Monday, May 16, 2005

I thought that I'd seen a lot . . . (and don't read this if you've got a weak stomach)

Spitting is common is some cultures. Indeed, it's hardly unknown in the West -- if old laws still on the books are any indication. For example, in Salinas, California:

"Sec. 30-4. Spitting on sidewalk prohibited.* No person shall spit on any sidewalk. (Ord. No. 22 (NS), ยง 11.)"

Or in South Haven, Michigan:

"Sec. 54-4. Spitting in public. No person shall spit on any sidewalk or on the floor or seat of any public carrier, or on any floor, wall, seat or equipment of any place of public assemblage. (Ord. No. 779, Sec. 1(42.01(c)(22)), 3-11-93)"

These sorts of law are sometimes ridiculed as "Crazy Codes," but according to one informative website on "Tobacco control policy," under the heading "The case of the disappearing spittoon," spittoons were common in the United States in the 19th century until:

"As medical opinion evolved about the transmissibility of disease through spitting, and as people's living standards and social habits changed, it became socially unacceptable, and more than that, was outlawed in public places. 'No spitting' signs were erected, and in time spitting so declined that the signs and spittoons were no longer needed: non-spitting had been established as the norm."

But spittoons held out in some regions. I recall still seeing them in the Arkansas Ozarks even up to my teenage years, though they were usually intended for use by people who chewed tobacco. In barber shops, especially (because women didn't enter those places), you could find some excellent spitters -- men who'd have the skill for a sure shot from ten feet away.

Spitting contests of that kind, incidentally, might explain something that had long puzzled me. One of my uncles tells the anecdote of his induction into the military during WWII. He and others from the Ozarks were sent to Little Rock before heading on to boot camp. First, the new draftees had to get medical exams to test their fitness. They were told to strip down to their birthday suits and stand near the back wall of the room. A sergeant came in with a bottle, held it up for all to see, and began to explain what the men had to do:

"Men!" he barked, "I want you to piss in this bottle."

To which, in utter seriousness, one of the men from my hometown responded:

"From back here?"

Now, maybe this hometown hillbilly of mine was skilled at hitting spittoons, or perhaps he had even been in a few pissing contests, but he was absolutely sincere in his question -- my uncle swears to it!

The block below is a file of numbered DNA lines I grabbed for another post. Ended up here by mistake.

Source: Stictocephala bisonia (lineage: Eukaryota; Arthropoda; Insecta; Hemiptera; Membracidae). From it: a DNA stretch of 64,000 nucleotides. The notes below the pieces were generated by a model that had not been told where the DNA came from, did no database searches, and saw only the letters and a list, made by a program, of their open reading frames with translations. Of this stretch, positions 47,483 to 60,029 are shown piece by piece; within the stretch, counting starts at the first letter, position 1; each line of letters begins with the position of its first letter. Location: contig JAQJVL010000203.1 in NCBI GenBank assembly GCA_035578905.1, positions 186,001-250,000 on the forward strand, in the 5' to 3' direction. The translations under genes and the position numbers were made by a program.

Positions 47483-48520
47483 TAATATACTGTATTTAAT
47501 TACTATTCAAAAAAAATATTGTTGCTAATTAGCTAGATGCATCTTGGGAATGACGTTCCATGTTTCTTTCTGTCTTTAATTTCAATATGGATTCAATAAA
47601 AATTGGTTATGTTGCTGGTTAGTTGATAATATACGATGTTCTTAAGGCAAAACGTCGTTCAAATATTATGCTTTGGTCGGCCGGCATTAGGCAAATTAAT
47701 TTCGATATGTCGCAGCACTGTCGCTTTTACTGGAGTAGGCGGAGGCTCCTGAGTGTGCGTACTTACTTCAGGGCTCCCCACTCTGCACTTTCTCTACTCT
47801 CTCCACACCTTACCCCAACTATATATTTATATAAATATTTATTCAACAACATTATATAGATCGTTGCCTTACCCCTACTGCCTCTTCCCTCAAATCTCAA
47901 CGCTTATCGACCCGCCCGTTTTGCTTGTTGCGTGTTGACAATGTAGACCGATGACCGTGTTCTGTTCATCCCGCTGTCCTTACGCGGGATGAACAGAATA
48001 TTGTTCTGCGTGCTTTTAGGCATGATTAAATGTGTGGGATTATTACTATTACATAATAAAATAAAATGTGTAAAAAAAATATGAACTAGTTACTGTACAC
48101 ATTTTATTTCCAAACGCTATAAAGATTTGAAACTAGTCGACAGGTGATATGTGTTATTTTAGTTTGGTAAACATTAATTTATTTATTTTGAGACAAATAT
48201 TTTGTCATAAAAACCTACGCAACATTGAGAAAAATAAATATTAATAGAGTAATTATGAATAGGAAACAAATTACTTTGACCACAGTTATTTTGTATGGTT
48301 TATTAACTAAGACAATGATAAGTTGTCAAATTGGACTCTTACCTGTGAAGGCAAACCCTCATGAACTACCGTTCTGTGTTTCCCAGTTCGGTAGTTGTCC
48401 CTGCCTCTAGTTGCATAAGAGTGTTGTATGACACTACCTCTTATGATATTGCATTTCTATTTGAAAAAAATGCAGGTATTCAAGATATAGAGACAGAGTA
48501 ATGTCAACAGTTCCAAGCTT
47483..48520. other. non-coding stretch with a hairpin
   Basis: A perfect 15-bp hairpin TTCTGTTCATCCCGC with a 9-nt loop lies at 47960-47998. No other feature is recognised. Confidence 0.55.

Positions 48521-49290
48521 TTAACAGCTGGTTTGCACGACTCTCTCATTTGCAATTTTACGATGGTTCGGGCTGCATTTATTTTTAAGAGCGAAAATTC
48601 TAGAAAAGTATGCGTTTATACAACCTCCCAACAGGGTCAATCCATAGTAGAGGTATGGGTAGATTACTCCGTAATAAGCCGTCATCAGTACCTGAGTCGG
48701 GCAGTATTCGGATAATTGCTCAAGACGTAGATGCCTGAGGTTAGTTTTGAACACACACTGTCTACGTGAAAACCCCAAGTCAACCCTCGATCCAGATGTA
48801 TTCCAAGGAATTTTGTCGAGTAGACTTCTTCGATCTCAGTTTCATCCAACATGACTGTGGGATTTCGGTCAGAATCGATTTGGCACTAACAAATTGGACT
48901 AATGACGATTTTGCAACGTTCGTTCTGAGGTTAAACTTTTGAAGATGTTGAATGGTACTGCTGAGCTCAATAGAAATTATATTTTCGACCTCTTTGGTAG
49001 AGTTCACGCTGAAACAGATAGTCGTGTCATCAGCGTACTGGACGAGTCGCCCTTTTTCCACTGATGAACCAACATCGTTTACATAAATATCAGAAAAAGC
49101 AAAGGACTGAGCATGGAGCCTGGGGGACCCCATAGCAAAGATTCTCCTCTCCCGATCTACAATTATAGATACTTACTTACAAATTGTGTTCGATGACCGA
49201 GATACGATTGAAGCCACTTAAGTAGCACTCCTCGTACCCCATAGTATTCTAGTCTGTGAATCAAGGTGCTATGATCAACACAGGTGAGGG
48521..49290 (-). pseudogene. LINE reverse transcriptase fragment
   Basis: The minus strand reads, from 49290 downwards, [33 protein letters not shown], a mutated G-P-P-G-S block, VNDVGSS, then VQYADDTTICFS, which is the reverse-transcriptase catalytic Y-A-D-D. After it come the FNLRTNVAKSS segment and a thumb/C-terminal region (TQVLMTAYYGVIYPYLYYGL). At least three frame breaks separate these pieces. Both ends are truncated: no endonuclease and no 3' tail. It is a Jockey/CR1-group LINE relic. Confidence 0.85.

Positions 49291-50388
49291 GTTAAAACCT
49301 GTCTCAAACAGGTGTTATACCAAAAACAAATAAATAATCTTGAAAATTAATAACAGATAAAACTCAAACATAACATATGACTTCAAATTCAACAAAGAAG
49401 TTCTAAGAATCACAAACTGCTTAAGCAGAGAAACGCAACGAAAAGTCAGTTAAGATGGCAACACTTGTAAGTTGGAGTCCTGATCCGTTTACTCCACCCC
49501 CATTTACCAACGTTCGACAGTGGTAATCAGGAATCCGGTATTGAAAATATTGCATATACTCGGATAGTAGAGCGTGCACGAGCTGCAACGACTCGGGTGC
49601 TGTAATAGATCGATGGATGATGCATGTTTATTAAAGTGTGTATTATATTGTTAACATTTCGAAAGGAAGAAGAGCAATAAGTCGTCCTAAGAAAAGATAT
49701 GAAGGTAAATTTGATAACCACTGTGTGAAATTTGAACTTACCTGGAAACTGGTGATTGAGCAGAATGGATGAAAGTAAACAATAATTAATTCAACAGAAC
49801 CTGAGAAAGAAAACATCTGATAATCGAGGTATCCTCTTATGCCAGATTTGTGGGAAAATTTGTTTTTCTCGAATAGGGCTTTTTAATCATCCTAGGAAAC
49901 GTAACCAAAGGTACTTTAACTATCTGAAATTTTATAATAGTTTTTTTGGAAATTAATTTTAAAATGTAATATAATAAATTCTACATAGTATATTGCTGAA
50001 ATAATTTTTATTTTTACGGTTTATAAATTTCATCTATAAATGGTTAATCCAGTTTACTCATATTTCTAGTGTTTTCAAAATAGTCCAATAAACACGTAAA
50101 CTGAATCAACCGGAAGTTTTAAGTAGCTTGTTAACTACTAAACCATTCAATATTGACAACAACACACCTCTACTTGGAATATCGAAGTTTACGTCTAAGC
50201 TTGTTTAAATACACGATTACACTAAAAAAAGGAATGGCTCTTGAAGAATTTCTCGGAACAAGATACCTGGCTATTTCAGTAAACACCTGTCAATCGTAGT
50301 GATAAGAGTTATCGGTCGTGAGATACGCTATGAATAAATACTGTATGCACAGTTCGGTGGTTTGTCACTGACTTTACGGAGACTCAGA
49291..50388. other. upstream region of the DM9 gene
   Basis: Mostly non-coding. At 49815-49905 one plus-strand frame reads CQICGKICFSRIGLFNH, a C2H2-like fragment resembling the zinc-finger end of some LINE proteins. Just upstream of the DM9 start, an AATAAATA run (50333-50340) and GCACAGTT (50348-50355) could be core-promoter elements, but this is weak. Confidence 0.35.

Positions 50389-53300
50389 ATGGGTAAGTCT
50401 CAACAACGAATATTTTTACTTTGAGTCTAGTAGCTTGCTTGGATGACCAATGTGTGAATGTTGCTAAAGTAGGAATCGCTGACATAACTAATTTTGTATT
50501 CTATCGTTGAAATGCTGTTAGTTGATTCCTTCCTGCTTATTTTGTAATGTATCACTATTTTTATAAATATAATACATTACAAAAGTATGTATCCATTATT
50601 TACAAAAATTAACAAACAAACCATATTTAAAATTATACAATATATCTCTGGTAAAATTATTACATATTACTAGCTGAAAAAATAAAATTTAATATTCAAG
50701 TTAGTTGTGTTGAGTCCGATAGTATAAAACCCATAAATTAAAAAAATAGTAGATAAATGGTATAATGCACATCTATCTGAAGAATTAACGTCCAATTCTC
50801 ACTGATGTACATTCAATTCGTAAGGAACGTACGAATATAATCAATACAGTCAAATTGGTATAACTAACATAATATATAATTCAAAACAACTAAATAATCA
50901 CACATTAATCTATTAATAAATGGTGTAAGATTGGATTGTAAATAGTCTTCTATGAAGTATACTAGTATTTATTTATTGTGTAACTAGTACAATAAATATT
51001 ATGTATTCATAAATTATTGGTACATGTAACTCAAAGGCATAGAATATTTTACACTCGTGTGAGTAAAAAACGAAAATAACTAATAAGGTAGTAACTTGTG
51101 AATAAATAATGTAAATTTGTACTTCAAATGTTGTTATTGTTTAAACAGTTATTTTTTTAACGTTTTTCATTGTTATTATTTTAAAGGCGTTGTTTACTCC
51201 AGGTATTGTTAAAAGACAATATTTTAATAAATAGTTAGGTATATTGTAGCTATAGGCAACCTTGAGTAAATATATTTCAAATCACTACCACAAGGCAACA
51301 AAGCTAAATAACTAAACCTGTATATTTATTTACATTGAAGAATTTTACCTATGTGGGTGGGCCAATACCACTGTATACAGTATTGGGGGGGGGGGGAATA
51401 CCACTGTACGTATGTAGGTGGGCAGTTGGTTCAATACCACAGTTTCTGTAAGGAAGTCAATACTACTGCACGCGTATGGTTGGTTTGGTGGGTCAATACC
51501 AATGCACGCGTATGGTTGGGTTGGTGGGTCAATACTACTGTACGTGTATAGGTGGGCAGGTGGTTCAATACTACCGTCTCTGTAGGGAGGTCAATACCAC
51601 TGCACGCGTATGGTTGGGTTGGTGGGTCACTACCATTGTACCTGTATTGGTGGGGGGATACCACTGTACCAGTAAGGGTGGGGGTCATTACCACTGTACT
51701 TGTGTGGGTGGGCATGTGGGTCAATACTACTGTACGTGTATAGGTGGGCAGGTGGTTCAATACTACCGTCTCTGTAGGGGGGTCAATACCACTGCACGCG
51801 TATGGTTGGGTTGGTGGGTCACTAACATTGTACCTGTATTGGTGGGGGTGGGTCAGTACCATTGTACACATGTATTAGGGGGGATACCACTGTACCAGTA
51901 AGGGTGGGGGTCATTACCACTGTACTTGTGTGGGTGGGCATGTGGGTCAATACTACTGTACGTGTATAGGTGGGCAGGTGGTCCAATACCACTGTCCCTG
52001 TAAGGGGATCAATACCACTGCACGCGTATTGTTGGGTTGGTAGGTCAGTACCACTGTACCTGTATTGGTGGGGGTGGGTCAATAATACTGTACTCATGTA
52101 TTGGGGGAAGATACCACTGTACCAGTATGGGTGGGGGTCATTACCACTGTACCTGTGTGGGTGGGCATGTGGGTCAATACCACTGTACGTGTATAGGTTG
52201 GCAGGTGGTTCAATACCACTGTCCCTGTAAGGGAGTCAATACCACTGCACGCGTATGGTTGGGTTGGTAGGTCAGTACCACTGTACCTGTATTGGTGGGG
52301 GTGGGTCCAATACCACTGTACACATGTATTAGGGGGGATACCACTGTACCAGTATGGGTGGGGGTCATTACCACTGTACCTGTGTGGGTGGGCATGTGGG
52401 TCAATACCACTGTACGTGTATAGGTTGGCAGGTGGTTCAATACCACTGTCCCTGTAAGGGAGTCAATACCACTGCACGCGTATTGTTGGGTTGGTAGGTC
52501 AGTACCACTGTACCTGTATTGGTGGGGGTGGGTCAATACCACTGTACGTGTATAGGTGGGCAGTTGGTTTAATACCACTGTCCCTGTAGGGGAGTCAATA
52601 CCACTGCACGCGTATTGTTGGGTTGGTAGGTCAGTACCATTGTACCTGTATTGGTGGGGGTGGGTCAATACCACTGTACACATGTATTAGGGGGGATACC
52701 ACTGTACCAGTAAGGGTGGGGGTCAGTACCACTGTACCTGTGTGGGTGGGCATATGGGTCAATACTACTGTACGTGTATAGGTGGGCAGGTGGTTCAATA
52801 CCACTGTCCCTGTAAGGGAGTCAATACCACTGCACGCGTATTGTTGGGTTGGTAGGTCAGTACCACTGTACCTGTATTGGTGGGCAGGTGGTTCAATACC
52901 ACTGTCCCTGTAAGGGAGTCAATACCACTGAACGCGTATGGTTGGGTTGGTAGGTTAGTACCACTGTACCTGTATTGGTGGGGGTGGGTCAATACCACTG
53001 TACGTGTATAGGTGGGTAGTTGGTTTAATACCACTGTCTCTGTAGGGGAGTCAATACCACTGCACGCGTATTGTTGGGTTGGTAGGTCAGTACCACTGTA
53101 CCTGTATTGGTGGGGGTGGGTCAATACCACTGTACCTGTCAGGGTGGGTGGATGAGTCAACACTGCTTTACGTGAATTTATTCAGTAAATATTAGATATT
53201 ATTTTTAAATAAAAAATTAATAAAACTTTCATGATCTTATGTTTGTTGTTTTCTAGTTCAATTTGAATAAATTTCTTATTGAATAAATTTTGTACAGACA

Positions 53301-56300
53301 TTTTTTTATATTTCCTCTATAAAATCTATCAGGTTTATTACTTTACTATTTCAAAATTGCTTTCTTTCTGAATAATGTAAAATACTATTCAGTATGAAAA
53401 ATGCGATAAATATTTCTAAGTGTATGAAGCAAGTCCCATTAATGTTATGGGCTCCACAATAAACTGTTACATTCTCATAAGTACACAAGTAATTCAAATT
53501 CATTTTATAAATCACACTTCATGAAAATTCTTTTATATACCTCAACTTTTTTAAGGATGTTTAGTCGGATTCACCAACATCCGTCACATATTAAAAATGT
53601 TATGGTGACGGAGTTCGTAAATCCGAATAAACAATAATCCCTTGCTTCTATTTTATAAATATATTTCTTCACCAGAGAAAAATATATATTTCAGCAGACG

Anyway, as for spittoons themselves, I'm sure that some spitters used them for fluids other than tobacco-enhanced saliva, but most Americans are generally unaware that the habit of public spitting has only relatively recently disappeared. If we Americans just knew a little more about our own relatively recent 'nasty' habits, we might be more understanding of the spitting that we see in Korea.

But then there are guys like the one my wife and I saw yesterday. We had just exited the Bonghwasan Subway Station with our children in tow and were waiting for the bus home when I happened to notice a man seated on a nearby bench. Beside him on the bench was a lovely, copper-colored dog that resembled an Irish Setter, only smaller.

Turning to my children, I said, "There's a dog!"

Now, my kids love dogs, even more so because we can't have one ("A cat indoors, fine, but a dog -- no way!"). I also like dogs and always point them out so that my children can see them -- and perhaps pet them if the owners allow and the dogs endure.

My wife stopped them in their tracks: "No, the man is strange!"

Cautioned now, I began to watch him out of the corner of my eye but didn't immediately spot anything odd.

My wife whispered to me, "Watch how he pets the dog."

Surreptitiously, I looked for the man's hand. Half hidden in the dog's fur, it was fondling the dog.

Stunned, I looked directly at the couple. The guy was definitely fondling his dog's private parts. Now, I guess that you could call this "heavy petting," but I've never seen anyone attempt this sort of thing under any circumstances, let along so openly. Yet, the man seemed perfectly comfortable to be doing it in public.

The dog looked a bit embarassed. Seriously. The dog seemed actually uncomfortable with the attention. Was it experiencing . . . sexual harassment?

As I was posing this question and wondering about laws concerning such things, the man stopped fondling for a moment, reached into a greasy, brown paper bag that he had in his lap, drew out something that looked like a slice of chicken or pork, and fed it to his dog.

The dog even licked the man's hand, which soon thereafter returned to fondling the dog. A few moments later, the man again withdrew his hand, raised his fingers to his nose ("Now what?" I wondered), and proceeded -- without tissue -- to blow it clean in a loud and eminently successful manner. That, I couldn't watch, but the sound revealed all.

I looked at my wife, who was grimacing in disgust. I glanced back at the man, who had now taken another piece of chicken or pork from the greasy brown bag and was busy stuffing it into his own mouth -- with the same hand that had previously been in contact with a dog's genitals and saliva and then with his own mucus!

"Good Lord!" I murmered. "There really ought to be a law."

But I'll say this for the fellow: He didn't spit.


At 3:23 AM, Anonymous Anonymous said...

Super work performed.

At 3:37 AM, Blogger Horace Jeffery Hodges said...

Thanks. I'm glad that you enjoyed the anecdote.


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